Planned change initiatives are generally implemented through programs or projects. In fact, most major projects in organisations – restructurings, enterprise system implementations etc – are aimed at implementing reforms of some kind. However, although the raison d’etre of such projects is to achieve the planned objectives, many suffer from the negative side effects mentioned above. In her book Czarniawska states, “Planned change rarely, if ever, leads to planned effects.” Although this claim may be a tad exaggerated, the significant proportion of large projects that fail suggests there is at least a whiff of truth about it.
In the next two sections I take a brief look at why planned changes fail and what can be done about it.
The origin of the side effects of change
Most structures and processes within organisations have a complex, path-dependent history. Among other things, they develop in ways that are unique to an organisation and are often deeply intertwined with each other. As a result, it is impossible to be certain about the consequences of changing processes or structures – there are just too many variables and dependencies involved.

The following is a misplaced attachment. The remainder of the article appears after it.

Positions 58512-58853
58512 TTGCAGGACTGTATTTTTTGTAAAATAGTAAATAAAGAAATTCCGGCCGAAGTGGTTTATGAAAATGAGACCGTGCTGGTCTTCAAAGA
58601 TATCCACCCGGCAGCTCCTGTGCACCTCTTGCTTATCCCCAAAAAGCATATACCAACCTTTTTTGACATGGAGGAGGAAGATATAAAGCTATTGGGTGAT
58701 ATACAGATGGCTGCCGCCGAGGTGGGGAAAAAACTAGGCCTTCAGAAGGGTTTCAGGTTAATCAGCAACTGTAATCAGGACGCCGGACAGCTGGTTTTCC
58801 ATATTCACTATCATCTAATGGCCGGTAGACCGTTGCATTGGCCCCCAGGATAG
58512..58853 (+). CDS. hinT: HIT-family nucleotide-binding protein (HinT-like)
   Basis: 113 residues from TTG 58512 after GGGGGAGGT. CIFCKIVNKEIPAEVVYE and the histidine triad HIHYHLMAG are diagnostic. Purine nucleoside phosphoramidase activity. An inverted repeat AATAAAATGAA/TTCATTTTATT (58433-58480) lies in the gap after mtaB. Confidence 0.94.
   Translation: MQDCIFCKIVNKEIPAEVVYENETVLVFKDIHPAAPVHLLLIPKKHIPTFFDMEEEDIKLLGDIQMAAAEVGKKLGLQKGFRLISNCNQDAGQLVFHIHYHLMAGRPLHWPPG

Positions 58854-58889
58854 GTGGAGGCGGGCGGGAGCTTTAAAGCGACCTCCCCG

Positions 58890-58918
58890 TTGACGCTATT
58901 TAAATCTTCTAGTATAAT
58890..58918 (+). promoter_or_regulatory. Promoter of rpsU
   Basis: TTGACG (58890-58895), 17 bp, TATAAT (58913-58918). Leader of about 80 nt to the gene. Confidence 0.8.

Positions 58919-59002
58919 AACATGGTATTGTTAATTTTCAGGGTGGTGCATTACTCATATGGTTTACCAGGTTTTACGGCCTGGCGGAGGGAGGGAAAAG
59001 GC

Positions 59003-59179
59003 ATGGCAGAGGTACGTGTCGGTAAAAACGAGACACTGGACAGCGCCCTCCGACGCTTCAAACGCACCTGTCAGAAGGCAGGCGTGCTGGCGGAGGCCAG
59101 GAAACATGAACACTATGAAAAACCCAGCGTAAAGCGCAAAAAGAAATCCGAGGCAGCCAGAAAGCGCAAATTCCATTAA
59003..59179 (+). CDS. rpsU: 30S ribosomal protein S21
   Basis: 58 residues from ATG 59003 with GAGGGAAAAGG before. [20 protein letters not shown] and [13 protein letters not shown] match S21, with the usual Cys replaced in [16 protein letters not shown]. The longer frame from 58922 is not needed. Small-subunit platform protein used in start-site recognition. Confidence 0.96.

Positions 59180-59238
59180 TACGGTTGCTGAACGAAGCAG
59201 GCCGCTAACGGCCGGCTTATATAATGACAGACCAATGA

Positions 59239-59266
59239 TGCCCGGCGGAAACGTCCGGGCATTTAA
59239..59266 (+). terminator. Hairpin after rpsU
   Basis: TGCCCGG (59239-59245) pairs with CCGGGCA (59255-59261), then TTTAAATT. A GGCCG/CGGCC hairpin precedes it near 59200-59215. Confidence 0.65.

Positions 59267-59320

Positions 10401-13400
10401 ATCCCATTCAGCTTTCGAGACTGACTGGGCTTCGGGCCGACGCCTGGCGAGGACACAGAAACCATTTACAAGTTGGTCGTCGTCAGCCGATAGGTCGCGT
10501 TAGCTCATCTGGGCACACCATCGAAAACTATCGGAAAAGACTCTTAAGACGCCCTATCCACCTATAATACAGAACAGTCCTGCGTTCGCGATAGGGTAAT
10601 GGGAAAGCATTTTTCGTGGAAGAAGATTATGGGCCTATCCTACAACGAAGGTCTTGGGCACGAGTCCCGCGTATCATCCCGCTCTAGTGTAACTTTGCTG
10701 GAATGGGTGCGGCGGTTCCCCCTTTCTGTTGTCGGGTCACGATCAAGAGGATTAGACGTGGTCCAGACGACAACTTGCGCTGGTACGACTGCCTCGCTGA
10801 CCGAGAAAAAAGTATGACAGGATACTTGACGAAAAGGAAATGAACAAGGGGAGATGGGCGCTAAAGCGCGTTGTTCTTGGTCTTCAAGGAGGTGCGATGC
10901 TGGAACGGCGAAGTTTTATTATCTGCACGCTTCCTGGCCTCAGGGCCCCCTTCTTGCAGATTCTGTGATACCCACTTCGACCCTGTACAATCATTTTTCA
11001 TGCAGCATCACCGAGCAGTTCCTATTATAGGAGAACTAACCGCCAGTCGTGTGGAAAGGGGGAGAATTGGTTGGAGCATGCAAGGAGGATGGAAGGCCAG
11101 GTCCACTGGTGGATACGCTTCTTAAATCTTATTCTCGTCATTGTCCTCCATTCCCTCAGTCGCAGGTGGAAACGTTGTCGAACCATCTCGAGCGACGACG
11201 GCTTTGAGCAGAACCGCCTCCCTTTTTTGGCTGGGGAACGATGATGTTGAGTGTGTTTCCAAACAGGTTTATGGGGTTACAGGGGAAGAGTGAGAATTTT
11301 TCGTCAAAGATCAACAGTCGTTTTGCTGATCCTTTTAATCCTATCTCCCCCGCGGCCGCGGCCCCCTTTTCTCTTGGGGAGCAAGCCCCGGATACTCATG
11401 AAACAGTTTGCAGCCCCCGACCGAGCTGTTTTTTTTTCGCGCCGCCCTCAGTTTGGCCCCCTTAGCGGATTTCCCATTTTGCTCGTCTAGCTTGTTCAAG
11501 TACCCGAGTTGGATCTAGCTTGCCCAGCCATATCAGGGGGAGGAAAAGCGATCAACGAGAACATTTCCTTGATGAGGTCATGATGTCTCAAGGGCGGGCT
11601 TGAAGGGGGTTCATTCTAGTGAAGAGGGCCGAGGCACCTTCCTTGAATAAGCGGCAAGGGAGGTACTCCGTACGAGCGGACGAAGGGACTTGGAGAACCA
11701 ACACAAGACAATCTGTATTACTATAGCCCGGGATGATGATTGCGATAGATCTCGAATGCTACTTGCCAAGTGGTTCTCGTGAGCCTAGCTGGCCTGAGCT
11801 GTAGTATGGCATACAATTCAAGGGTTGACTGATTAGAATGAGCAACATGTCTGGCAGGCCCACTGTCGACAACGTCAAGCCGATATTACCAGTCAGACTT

There are two related points that flow from this:
Firstly, those who plan changes need to have a good understanding of legacy: the history of the issues that the change aims to fix and those that it may create in the future. The problem is most of the people involved in planning, initiating and executing reforms have little appreciation of such issues.
Secondly, most major changes are conceived by a small number of people who hold positions of authority within organisations. These folks have a tendency to gloss over complexities, and often fail to involve those who have a detailed knowledge of the affected processes and structures. Consequently, their plans overlook dependencies and possible knock-on effects that can arise from them. This results in the negative side effects discussed in the previous section.
..and what can be done about them